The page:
A report so grim it has caused readers to seek therapy and yet it has now gone viral.
The report discusses how we should adapt to climate catastrophe but with a difference.
The purpose of this conceptual paper is to provide readers with an opportunity to reassess their work and life in the face of an inevitable nearterm social collapse due to climate change.
The approach of the paper is to analyse recent studies on climate change and its implications for our ecosystems, economies and societies, as provided by academic journals and publications direct from research institutes.
That synthesis leads to a conclusion there will be a near-term collapse in society with serious ramifications for the lives of readers. The paper reviews some of the reasons why collapse-denial may exist, in particular, in the professions of sustainability research and practice, therefore leading to these arguments having been absent from these fields until now.Bendell begins with the proposition, which is by no means novel, that we've already lost the ability to avert "near term climate collapse" and have embraced a new type of denialism, "collapse-denial."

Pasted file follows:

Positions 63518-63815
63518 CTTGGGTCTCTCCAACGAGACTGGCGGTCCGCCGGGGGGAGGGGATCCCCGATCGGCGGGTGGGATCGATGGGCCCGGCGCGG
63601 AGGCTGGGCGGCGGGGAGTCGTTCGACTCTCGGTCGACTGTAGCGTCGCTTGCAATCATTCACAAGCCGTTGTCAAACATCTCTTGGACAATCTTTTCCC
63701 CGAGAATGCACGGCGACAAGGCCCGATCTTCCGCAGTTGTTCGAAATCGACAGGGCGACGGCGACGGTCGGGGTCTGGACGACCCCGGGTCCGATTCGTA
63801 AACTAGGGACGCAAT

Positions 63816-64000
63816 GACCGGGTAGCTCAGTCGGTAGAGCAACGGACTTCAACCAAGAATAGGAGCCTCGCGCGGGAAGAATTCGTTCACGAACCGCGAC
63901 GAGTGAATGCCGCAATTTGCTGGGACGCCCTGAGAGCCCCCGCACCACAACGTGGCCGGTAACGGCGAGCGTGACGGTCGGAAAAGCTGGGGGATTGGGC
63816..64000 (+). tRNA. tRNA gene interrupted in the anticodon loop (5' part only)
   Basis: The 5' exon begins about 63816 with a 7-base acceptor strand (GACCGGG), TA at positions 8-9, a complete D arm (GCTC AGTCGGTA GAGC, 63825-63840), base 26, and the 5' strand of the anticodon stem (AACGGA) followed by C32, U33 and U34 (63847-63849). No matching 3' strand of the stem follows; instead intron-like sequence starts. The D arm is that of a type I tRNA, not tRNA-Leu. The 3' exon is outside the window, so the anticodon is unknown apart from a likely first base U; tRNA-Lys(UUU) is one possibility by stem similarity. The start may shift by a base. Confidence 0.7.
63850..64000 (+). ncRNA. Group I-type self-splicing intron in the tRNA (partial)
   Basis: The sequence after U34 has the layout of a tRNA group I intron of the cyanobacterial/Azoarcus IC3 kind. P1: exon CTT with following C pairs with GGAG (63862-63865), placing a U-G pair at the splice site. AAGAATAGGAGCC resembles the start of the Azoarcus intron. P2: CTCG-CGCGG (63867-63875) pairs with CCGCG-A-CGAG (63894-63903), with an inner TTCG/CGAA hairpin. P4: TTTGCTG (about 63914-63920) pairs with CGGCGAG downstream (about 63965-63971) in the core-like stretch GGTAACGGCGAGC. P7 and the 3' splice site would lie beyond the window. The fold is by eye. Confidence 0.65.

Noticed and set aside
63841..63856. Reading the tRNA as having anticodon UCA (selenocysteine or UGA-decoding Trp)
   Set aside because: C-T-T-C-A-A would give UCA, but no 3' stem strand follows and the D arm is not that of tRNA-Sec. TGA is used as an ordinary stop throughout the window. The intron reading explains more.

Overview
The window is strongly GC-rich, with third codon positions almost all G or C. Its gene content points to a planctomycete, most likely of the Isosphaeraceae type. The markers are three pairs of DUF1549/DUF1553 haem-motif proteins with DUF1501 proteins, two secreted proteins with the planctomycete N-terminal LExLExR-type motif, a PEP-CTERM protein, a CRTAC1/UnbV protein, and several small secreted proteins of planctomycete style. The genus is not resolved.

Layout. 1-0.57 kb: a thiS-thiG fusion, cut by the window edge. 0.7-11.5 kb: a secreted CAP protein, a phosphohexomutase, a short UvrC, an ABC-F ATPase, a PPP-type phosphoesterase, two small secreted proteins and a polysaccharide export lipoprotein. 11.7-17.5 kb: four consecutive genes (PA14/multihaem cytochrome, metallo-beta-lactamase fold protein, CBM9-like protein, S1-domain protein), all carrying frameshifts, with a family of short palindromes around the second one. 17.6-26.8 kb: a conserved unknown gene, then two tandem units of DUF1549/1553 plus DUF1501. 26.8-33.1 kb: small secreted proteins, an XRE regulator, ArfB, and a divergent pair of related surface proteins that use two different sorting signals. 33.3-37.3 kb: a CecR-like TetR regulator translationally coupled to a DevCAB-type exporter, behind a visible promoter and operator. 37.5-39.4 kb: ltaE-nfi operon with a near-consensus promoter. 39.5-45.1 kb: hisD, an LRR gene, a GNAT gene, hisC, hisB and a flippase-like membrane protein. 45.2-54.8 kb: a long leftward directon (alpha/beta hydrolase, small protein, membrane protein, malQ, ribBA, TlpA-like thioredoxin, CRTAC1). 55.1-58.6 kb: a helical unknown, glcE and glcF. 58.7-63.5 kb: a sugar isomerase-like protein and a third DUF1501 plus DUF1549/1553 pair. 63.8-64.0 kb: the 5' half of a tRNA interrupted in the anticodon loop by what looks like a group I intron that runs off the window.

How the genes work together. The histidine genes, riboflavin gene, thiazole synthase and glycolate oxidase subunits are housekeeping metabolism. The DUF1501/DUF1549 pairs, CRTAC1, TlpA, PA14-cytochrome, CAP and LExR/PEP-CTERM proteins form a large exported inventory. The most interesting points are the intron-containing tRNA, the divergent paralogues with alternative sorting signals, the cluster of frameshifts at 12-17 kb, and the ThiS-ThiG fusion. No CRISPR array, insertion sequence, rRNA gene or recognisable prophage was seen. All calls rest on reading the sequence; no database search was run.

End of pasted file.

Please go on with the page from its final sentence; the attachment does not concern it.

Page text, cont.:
Before reading Bendell's paper you might want to watch his introductory remarks.
BBC linked to Bendell's report in an article on how to spot and what to do about "eco-anxiety." I think many of us have some measure of anxiety over climate change impacts that have now become part of our ordinary existence. Climate scientists certainly wrestle with this sort of anxiety. The article also links to a report in Psychology Today, "Coming to terms with ecoanxiety."
Bendell argues we're doing ourselves a disservice by averting our gaze from what is actually occurring here and now.
I won't go on any further. If you don't want to know you will have already left and if you do want to lift the carpet and see what's underneath you'll do far better to read Bendell's paper and the BBC and Psychology Today articles for yourself.
Vimeo, meanwhile, offers a video on how to reduce eco-anxiety.
How to Reduce Your Eco-Anxiety from Helen Edwards on Vimeo.